Does Bringing Kids Into the World Bring on Relationship Stability or Volatility?

05/25/2011 12:06 pm ET | Updated Jul 25, 2011

There is a bit of a paradox surrounding what happens to relationships when couples have children for the first time. Since the 1980s, researchers have highlighted the fact that having a child may not be the joyous occasion that many couples expect it to be. In fact, it can be one of the most challenging periods that couples ever face together. Study after study has shown that as many as two-thirds of couples who have a new baby experience a decline in the quality of their relationships.

Despite the fact that many couples' relationships may suffer once they have kids, couples with children are less likely than their childless counterparts to divorce. A study by Dr. John Gottman at the Relationship Research Institute ( showed that, when comparing couples with kids to those without kids, those without children were more likely to be divorced after a six-year period.

Even though scientists widely agree that going through the transition to parenthood and living with young children in the home can have damaging effects on couples' relationships, these couples are less likely to make a run for divorce court and seem to be sticking it out. The question I wonder is--Why? Why are these struggling couples more likely to stay together? This video of a couple from Dr. Gottman's "Love Lab" may be able to shed some light on this question...

The couple is arguing about how much time they spend together, as a couple, now that they have a baby. The husband believes that, now that they are parents, they need to spend more time with their baby girl and focus on her rather than themselves. He implies that his wife may be jealous of his relationship with his daughter and notes that the wife pouts about all the attention he gives to the baby. The wife disagrees and states that she is not jealous of their father-daughter relationship, but thinks that they need to focus on their relationship as a couple as well.

The wife shares that she thinks that couples who focus on their children and ignore their own relationships are more likely to end up divorcing. The husband makes the point that their daughter has actually brought the two of them closer together. They both agree that things have been better between them since she was born. Although this couple clearly faces challenges related to their role as new parents, having this new found shared focus--their daughter--has also seemingly given them something that may have bolstered their relationship to a degree; something that provides them with a shared sense of purpose and meaning.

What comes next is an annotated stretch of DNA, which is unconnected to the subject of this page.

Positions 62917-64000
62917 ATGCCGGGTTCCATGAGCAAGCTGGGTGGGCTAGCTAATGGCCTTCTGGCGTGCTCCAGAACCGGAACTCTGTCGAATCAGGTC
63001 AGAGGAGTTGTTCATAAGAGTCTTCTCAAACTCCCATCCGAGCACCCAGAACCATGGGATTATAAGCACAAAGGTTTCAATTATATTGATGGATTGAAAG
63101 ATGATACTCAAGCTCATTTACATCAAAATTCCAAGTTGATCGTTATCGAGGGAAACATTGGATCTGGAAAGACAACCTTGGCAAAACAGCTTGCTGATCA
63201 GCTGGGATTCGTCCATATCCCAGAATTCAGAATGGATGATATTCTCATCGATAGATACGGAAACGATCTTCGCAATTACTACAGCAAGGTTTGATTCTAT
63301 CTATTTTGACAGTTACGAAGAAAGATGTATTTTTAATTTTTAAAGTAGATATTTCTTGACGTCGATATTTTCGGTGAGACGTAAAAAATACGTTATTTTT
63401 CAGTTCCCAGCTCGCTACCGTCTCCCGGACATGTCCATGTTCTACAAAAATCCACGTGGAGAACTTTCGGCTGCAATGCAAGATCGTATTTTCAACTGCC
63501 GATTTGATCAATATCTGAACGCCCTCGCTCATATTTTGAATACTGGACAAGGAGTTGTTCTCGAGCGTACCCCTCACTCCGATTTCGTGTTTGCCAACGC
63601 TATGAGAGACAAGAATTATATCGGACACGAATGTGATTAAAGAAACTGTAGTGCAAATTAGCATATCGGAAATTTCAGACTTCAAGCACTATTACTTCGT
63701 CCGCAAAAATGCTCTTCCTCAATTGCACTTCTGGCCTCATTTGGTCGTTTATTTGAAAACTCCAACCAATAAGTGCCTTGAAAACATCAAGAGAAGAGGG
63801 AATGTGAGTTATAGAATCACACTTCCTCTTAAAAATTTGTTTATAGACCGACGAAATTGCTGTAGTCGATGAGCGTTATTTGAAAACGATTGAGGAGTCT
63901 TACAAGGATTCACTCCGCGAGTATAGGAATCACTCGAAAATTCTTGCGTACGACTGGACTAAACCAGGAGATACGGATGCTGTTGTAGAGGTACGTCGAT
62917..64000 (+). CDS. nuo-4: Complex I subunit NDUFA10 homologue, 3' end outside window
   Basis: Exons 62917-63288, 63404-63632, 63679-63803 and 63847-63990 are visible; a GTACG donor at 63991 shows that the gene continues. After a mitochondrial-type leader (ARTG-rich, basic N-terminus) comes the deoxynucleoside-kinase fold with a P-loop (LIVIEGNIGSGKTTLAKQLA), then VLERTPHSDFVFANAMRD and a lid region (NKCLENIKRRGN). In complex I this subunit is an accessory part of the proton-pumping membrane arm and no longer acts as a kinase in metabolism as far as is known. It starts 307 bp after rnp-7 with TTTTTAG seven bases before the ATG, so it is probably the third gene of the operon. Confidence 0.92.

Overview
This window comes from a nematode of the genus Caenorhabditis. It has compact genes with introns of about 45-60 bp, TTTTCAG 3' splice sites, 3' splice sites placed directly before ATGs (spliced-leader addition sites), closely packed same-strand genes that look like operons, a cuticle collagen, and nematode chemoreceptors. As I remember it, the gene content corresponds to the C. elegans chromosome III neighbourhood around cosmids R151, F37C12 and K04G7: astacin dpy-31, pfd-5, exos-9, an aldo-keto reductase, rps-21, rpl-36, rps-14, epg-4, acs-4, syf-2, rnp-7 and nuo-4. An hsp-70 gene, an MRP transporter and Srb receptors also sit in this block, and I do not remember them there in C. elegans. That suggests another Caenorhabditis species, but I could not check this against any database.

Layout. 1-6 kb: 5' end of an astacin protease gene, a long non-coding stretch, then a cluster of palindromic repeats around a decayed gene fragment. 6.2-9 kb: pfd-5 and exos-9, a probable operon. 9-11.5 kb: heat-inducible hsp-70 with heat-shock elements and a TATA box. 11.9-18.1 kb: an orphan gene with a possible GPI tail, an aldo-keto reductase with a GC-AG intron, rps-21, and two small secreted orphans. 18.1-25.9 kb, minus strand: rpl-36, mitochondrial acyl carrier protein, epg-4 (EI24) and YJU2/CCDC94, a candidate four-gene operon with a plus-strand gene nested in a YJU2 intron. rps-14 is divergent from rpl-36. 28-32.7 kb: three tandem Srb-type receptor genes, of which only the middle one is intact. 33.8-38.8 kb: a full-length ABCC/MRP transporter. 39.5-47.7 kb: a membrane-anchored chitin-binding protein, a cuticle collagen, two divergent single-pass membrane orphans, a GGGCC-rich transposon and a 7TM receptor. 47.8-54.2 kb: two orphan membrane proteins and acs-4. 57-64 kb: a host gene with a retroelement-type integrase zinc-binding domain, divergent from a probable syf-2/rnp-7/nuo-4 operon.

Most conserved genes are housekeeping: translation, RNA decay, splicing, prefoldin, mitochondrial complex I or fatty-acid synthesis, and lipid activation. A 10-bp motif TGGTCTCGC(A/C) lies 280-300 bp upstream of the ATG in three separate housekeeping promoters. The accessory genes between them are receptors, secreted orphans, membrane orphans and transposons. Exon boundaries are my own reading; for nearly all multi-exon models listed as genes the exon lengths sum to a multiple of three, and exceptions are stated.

According to research conducted at the Relationship Research Institute, this couple has been creating what we call "shared meaning"--a skill that enables couples to share their daily lives, as well as values, beliefs, life goals, and hopes and dreams for the family. Couples who make a point to create shared meaning in their lives have healthier, more satisfying, longer-lasting relationships.

In the clip shown above, the couple talks about how, ever since their daughter came into their lives, it has given them a "central focal point". The husband suggests that having daily rituals, things like feeding their child and giving her baths, actually provides them with a point from which they can build upon other aspects of their relationship. By seeing one another work toward a shared goal, for example, giving time and love to their daughter, they observe this common bond and gain more respect for one another. Seeing that they both want the same thing--to have a happy, healthy child--gives them something to strive for collectively.

Perhaps this can help explain why couples with children are less likely to divorce? If children give couples shared meaning, this may provide them with a connection that helps couples to stay together despite the many challenges that they face as new parents. Rather than allowing those new roles to form a wedge between them, parents can view them as opportunities to connect with children and each other. They can use that connection to strengthen their relationships, and establish daily rituals--like story time before putting the child to bed each day--that give them the opportunity to share values and beliefs--and create shared meaning!

To me, this means that there is still hope for couples going through the transition to parenthood, since creating shared meaning within families is a skill that can be learned! Expectant couples and new parents who would like to learn more about creating shared meaning as they experience the transition to parenthood can do so through the Bringing Baby Home Program ( The Bringing Baby Home Program is a transition to parenthood program designed to strengthen both couple and parent-child relationships and help couples navigate this challenging period. Expectant couples and new parents who'd like to find a Bringing Baby Home Workshop in their area can do so at Sign up for a class today--your children and your partner will be thankful that you did!